TORONTO (Reuters) - Airbus SE has agreed to take a majority stake in Bombardier Inc’s CSeries jetliner program, a deal that could allow the Canadian planemaker to sidestep U.S. tariffs threatened in a trade dispute with Boeing.
Here are key details of the deal that was announced late on Monday:
* Airbus will get a 50.01-percent stake in the program at no initial cost. Bombardier will own about 31 percent and Investissement Québec, the investment arm of the Quebec government, will hold a 19-percent stake in the CSeries Aircraft Limited Partnership (CSALP), which makes and sells the jets.
* Bombardier to issue warrants to Airbus which will convert into up to 100 million Class-B shares at an exercise price of C$2.29 each. The warrants will have a five-year term from the date of issue.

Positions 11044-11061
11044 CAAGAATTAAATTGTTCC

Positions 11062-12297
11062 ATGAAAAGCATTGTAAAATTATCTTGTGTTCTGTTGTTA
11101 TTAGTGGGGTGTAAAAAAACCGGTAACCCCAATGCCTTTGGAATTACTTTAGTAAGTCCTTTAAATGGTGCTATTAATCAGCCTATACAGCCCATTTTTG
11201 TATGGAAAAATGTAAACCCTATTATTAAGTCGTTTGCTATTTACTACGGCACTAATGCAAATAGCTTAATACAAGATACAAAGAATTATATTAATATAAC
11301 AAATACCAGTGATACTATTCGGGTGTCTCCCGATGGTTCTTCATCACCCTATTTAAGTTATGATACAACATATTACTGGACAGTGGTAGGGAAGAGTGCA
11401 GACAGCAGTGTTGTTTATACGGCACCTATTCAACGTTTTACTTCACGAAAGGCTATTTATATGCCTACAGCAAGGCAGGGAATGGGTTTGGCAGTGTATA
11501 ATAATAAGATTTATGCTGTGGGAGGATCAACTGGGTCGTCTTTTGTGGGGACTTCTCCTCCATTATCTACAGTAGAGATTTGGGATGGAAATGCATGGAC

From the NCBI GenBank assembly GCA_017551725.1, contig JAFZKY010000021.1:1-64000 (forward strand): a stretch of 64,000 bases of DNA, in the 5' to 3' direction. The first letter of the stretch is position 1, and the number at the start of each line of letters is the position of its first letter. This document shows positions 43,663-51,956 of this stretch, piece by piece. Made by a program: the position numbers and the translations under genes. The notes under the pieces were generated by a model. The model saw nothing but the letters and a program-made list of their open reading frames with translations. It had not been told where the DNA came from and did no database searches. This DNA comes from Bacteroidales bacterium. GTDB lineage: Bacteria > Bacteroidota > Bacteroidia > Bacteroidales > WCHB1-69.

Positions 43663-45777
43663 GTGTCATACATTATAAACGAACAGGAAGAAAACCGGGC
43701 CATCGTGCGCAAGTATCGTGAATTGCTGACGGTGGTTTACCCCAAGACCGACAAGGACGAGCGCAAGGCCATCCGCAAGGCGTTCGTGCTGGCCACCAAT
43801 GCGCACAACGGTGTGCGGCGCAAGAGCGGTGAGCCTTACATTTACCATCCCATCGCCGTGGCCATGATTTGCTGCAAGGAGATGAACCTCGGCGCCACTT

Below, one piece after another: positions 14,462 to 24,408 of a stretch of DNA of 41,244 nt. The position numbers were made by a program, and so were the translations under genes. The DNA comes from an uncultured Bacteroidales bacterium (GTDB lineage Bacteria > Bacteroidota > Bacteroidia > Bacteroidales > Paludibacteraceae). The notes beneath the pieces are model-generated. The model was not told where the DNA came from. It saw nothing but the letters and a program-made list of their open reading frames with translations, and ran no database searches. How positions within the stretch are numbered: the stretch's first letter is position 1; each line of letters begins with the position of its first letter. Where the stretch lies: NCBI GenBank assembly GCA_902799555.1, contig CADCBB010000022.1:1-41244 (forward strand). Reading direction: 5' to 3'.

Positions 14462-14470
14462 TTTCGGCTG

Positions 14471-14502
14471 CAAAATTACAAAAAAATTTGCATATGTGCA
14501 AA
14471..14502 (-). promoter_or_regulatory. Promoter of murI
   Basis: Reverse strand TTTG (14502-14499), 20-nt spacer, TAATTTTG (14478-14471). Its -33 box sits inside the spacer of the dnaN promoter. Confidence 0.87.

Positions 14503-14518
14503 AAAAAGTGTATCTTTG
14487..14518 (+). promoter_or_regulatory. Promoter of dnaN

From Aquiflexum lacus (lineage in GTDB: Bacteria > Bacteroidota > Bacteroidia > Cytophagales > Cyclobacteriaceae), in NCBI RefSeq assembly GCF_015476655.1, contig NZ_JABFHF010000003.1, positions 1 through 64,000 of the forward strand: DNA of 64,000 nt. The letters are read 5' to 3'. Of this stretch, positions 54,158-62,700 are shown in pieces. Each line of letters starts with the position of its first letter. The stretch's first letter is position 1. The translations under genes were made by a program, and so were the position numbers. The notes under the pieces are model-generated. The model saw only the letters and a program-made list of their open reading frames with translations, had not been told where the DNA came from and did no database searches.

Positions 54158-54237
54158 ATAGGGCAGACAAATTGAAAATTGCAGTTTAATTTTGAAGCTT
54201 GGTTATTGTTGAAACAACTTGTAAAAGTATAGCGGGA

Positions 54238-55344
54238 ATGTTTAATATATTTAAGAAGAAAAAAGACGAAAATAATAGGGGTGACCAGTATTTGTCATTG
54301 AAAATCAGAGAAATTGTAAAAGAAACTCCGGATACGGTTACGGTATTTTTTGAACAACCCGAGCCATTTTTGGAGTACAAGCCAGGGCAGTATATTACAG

* Bombardier needs to pay up to $700 million for up to 3 years for any cash shortfalls in the plane program after the deal closes in late 2018. At closing, there will be no cash contribution by any of the partners and CSALP will not assume any debt.
* CSALP’s headquarters and primary assembly line will stay in Québec.
* Airbus has offered to assemble some jets at its U.S. plant in Alabama for orders by American carriers, Airbus Chief Executive Tom Enders said.
* CSALP’s seven directors will include four nominated by Airbus, two by Bombardier and one by Investissement Québec. Airbus will name the chairman.
* The boards of Airbus and Bombardier, and the Québec government’s cabinet, have approved the deal. It still needs the Canadian government’s approval.
* The deal is expected to close in the second half of 2018.
Reporting by John Tilak and Allison Lampert; Editing by Denny Thomas and Nick Zieminski